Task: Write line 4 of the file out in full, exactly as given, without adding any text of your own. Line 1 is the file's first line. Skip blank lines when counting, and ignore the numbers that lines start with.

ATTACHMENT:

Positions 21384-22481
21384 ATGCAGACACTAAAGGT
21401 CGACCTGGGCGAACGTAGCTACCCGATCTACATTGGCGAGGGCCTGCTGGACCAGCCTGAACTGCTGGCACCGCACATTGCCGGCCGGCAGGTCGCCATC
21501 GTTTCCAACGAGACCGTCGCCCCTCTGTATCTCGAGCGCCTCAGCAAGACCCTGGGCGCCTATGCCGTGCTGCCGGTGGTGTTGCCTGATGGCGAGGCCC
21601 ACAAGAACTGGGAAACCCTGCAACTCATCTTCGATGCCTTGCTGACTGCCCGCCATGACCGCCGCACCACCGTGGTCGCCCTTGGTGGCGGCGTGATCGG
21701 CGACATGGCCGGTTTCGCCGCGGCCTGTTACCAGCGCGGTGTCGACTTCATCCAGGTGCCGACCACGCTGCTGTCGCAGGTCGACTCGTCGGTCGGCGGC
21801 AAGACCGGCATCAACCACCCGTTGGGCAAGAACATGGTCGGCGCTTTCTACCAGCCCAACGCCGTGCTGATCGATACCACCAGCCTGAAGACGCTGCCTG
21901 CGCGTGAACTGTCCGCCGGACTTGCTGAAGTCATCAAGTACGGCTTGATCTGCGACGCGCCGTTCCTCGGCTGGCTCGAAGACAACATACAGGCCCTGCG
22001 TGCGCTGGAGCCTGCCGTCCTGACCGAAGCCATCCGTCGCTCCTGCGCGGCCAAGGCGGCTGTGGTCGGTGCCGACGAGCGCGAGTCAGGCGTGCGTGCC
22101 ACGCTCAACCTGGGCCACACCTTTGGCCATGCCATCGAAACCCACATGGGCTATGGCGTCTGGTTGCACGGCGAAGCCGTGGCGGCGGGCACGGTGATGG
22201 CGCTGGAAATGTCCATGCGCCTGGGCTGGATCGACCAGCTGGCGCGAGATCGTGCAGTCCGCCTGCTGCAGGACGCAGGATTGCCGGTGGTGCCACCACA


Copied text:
21501 GTTTCCAACGAGACCGTCGCCCCTCTGTATCTCGAGCGCCTCAGCAAGACCCTGGGCGCCTATGCCGTGCTGCCGGTGGTGTTGCCTGATGGCGAGGCCC